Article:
'Dear Daughter' filmmaker Lentin leaves 'truly impressive legacy'
Published 24/07/2014 | 02:30
The son of abuse campaigner Christine Buckley has paid tribute to the work of artist and filmmaker Louis Lentin, who has died aged 81.
Lentin was best known for directing the acclaimed documentary 'Dear Daughter', the story of Buckley's childhood in institutional care.
He was remembered by the arts community as a "brave man of great integrity and passion."
Buckley's son, Conor, said he was deeply saddened to hear of Lentin's passing.
"He was a brave man to take on such controversial projects. He believed in my mum when a lot of people didn't. Although working with a small budget on 'Dear Daughter', he delivered a powerful piece of television which profoundly affected the nation," Mr Buckley added.
Born in Limerick in 1933, Lentin graduated from Trinity College Dublin in 1956 with a Bachelor of Arts and quickly began his professional career as a theatre director.
In 1961, Hilton Edwards, the then head of drama in RTE, invited Lentin to work as a drama producer for the national broadcaster.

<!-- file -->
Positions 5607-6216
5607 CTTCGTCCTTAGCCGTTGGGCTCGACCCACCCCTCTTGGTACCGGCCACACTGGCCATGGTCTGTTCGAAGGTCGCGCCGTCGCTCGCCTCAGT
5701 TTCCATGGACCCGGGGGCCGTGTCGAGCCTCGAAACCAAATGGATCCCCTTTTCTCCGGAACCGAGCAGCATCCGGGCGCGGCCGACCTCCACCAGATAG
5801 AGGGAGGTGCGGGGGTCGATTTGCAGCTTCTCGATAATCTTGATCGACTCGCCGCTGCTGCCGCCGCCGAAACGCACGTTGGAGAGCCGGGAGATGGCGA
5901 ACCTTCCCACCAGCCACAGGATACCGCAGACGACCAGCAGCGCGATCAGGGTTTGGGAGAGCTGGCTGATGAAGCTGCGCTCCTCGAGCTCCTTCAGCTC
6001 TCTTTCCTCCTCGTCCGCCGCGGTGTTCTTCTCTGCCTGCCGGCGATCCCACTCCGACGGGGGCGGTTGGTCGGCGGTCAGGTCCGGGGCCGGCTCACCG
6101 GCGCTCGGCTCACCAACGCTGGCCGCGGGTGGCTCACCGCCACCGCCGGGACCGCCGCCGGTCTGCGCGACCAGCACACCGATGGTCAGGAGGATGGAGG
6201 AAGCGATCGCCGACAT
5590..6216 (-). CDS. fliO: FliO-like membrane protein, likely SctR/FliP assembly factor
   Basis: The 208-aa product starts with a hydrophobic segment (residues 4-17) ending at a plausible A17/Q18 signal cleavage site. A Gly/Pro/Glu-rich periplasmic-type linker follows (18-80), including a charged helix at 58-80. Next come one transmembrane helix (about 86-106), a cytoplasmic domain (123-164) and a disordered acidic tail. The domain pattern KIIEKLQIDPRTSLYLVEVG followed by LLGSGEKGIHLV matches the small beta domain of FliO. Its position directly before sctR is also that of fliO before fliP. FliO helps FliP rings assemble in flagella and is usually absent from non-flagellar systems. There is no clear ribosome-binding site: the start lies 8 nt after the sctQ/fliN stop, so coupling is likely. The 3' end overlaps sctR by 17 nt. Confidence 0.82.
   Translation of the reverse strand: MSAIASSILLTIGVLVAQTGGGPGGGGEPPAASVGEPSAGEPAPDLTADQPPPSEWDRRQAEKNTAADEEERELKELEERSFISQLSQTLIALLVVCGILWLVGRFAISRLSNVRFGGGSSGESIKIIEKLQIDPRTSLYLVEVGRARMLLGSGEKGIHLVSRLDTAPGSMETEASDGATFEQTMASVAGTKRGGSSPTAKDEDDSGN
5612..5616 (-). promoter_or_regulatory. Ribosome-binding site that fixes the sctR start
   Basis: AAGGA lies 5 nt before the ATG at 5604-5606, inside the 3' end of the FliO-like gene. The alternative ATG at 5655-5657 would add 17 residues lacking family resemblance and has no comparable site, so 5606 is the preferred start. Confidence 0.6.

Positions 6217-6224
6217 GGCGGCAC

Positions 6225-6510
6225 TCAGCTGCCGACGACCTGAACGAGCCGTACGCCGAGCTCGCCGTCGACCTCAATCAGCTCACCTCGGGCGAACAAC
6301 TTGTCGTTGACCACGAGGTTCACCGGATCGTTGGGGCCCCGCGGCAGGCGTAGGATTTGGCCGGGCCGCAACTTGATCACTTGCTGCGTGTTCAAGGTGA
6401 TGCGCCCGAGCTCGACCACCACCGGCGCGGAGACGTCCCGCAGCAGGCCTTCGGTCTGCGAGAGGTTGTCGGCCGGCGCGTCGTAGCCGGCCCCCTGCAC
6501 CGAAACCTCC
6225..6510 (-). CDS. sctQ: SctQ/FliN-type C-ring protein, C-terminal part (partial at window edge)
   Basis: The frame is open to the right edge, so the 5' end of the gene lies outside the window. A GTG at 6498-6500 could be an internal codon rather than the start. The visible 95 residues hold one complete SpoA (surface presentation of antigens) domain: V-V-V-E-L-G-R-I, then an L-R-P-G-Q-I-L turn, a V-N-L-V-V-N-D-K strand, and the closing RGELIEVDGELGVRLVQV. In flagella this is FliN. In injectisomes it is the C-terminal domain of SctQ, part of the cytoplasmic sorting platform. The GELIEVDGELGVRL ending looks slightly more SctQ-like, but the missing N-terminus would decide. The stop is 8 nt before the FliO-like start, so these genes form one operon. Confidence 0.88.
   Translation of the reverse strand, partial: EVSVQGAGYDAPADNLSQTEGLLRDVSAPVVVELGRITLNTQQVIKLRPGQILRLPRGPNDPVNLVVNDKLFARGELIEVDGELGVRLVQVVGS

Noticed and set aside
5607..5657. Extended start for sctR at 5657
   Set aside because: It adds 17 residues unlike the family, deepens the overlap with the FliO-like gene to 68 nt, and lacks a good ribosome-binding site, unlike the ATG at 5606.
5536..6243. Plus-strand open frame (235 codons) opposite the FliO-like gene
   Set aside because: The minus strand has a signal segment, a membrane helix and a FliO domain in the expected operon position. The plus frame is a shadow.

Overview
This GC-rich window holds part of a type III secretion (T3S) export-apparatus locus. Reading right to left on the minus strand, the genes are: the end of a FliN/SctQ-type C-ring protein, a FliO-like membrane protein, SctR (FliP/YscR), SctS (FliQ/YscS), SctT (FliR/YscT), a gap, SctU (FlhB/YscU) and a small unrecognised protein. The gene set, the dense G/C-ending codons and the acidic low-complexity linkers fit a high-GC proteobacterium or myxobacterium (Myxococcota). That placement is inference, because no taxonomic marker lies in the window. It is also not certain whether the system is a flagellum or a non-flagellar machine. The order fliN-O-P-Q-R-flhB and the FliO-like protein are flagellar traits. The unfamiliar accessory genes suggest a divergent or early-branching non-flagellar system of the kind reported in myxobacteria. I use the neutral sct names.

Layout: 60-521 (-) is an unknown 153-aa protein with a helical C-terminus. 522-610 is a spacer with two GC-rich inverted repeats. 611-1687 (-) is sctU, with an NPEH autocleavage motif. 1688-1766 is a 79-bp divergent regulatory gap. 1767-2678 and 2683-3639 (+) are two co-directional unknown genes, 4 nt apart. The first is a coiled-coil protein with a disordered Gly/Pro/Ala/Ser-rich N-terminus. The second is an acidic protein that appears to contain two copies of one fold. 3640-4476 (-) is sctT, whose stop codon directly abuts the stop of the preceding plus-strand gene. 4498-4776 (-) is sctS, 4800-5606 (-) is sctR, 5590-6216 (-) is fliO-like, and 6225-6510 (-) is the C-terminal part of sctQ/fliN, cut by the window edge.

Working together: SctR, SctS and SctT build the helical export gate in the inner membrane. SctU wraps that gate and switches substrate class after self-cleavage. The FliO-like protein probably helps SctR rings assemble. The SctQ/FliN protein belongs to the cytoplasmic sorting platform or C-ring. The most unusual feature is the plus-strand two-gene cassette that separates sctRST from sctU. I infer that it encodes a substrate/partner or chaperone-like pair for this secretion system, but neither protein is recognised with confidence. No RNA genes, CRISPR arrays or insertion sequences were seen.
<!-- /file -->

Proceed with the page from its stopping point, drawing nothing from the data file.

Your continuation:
Lentin picked up the Jacobs Irish Critics Award for contribution to television in 1973 and became head of television drama in RTE in 1978.
President Michael D Higgins said: "I have learned with sadness of the death of Louis Lentin. He was an outstanding television producer, director and documentary maker.
"His body of work leaves us with a legacy that will continue to inform us in the years ahead. He also made a most valuable contribution to Irish theatre in his early career. Our thoughts at this time are with his family, especially his wife Ronit and children Alana and Miki."
RTE director-general Noel Curran said Lentin made "a major contribution to the output and evolution of drama".
He added: "He was with us on the very first broadcast evening of December 31, 1961.
"He was passionate about the impact and medium of television and he left a truly impressive legacy of work."
Lentin's most recent production for RTE was 'Grandpa, Speak to me in Russian', the story of his grandfather Kalman Lentin who migrated from Lithuania to Ireland in the 1890s.
Aosdana members described Lentin as "an artist of great integrity and passion", whose "multi-award winning, groundbreaking work in theatre, film and television has had a profound effect on Irish society."
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